It is everyone's worst nightmare: You are sitting quite peacefully, enjoying your tiki cocktail at Burt's and some fine conversation, when you turn around to notice that your purse/wallet/first born child is gone. It is easy to scoff and say that you'll never be the victim of theft, but it is time to face the fact that Albuquerque is full of sticky-fingered misfits, and you just might be the next victim. This year, Weekly Alibi's Survival Guide takes on the issue of looting by answering some pressing questions about getting screwed by a pickpocket.
A Pound of Prevention ...
I am an extremely cautious sort of fellow, and I want to know what I can do to prepare myself for theft even before it happens! Is this even possible?
—Paranoid in Placitas
Wow, you are cautious! Do you even leave the house? Anyway, you came to the right place because I have a tip for you. Get to a photocopier or scanner and copy both sides of everything in your wallet, including ATM cards, credit cards, driver license, insurance cards as well as your Social Security card—something you shouldn't be carrying in your wallet in the first place. Then, if your wallet does get lost or stolen, you'll have all of the account numbers and phone numbers to call and cancel them. Keep the photocopy in a very, very safe place. Pull it out as soon as your purse is snatched and start calling around. If you call right away, you probably won't be held liable if thieves rack up tons of charges on your card.
What's In Your Wallet?
Damn! Someone stole my wallet last night and they've already racked up $1,300 worth of charges at Wal-Mart. They also applied for another credit card using my information! What can I do now?
—Annoyed in Albuquerque
Whoa, that sucks. Sounds like you have some slippery thieves on your hands. File a police report as soon as possible. If the theft occurred in Albuquerque, call 768-2030 or 242-COPS (2677) on the off-chance someone will answer; otherwise, call directory assistance for the appropriate number in the jurisdiction in which the theft was perpetrated. The police probably can't/won't do anything about it, but filing the report can help your credit company prosecute the thieves (as they may).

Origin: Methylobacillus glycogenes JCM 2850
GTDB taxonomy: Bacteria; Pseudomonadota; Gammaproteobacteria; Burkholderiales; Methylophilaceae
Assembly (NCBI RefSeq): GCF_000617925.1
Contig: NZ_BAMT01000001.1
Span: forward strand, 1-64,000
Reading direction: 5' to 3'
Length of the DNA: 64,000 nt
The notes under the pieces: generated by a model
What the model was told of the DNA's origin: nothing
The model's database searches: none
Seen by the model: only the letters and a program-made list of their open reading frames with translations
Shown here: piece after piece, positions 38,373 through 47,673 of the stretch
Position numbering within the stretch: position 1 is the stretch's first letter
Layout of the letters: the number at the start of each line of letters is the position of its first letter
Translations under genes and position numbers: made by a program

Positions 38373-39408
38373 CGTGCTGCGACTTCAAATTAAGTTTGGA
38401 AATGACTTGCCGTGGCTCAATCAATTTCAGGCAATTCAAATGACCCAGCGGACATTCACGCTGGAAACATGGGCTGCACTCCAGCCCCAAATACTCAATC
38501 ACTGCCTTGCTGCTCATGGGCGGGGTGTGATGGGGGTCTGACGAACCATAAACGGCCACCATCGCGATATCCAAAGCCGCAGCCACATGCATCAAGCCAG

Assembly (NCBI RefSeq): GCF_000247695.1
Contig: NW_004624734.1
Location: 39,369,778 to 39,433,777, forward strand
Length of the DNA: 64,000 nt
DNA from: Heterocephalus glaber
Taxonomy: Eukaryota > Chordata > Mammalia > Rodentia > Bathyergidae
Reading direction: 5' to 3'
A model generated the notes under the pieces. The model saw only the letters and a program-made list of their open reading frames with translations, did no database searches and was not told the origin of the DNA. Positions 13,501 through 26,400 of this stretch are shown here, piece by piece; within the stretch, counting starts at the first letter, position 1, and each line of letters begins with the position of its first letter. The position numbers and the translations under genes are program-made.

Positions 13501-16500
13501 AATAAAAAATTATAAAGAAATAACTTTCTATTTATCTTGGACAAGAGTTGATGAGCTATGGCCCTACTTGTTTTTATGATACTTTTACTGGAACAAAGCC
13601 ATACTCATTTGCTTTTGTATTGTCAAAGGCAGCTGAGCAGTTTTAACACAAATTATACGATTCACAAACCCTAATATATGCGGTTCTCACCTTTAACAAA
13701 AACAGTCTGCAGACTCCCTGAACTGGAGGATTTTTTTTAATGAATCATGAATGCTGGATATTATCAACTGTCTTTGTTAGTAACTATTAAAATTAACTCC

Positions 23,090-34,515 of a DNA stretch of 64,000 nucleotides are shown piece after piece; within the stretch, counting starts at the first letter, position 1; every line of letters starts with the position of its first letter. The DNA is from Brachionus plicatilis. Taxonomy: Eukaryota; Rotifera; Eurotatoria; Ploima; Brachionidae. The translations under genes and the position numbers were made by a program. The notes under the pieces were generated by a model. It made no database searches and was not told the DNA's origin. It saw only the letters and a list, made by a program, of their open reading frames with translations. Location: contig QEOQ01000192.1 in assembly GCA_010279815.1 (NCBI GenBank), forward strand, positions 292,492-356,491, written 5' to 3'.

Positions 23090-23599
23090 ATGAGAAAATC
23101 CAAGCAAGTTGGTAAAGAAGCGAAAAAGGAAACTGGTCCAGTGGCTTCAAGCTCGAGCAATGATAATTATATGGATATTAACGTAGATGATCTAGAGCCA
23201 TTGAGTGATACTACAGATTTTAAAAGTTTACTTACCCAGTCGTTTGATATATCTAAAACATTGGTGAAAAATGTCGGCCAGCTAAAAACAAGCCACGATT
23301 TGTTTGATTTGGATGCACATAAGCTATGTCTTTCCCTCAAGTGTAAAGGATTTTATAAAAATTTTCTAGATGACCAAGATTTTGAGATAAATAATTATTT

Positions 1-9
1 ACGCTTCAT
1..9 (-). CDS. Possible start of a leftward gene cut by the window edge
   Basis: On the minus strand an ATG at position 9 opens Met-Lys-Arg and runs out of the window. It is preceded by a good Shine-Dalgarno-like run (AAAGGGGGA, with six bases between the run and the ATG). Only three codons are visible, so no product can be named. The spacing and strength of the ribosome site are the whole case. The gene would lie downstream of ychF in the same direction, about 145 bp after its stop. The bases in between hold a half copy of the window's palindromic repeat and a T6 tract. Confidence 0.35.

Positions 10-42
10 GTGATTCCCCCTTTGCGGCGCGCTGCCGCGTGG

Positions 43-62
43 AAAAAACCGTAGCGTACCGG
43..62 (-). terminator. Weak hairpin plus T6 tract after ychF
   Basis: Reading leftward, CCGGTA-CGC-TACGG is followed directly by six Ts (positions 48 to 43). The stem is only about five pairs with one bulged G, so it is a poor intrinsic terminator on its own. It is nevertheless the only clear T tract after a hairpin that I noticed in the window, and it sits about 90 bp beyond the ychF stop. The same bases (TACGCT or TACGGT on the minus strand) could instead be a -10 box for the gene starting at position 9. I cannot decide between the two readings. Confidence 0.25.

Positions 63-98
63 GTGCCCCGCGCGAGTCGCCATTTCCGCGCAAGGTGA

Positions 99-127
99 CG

The most important thing to do is to call the three national credit reporting organizations right away to place a fraud alert on your name and Social Security number. This alert means that a company that checks your credit knows that your information was stolen and must contact you to authorize new credit. This is the best way to stop the thief in their tracks.
Call Equifax at (800) 525-6285. They can put a fraud alert on your credit file so that if anyone tries to get credit using your identity, you'll be called first. Equifax will also pass on the alert to the other credit agencies, Experian (888) 397-3742 and Trans Union (800) 680-7289. You can also call the Social Security Administration at (800) 269-0271 to report fraud. Good luck.
Keys to the Kingdom
Someone stole the keys for my house and car. What do I do?
—Miffed in Midtown
It is always scary to think that someone has the means to steal even more stuff because they took your keys as well as your cash. It's like unlocking the door to fear and suspicion. So unless you are sure that the culprit can't possibly know where to find your house or car, it's best to change your locks for the peace of mind that jerk stole from you along with your stuff. According to Robert Wood from Locksmith (323-6100), a roving service in Albuquerque, it is much less expensive to change the locks on your house than on your car. Getting a new house key made from a copy will only set you back a couple bucks, and it will cost around $45 to pop open your house if you are locked out. Rekeying your residence runs around $9 per lock, but this is surprisingly cheap when you compare it to what it costs to safeguard your car. A duplicate car key for post-2000 models can run up to $50, and you can expect to shell out as much as $300 if you don't have a copy at home. Rekeying your car is something that can only be done by a dealer or mechanic, and this service can rocket up to $500 on newer cars with autolocks. So Miffed, I'm sorry, but it looks like that thief took your keys and your next month's salary with him. The moral is to always have a set of duplicate keys at home, and to make sure that your keychain doesn't contain any sign of your address, phone number or license plate number. That's just asking for trouble.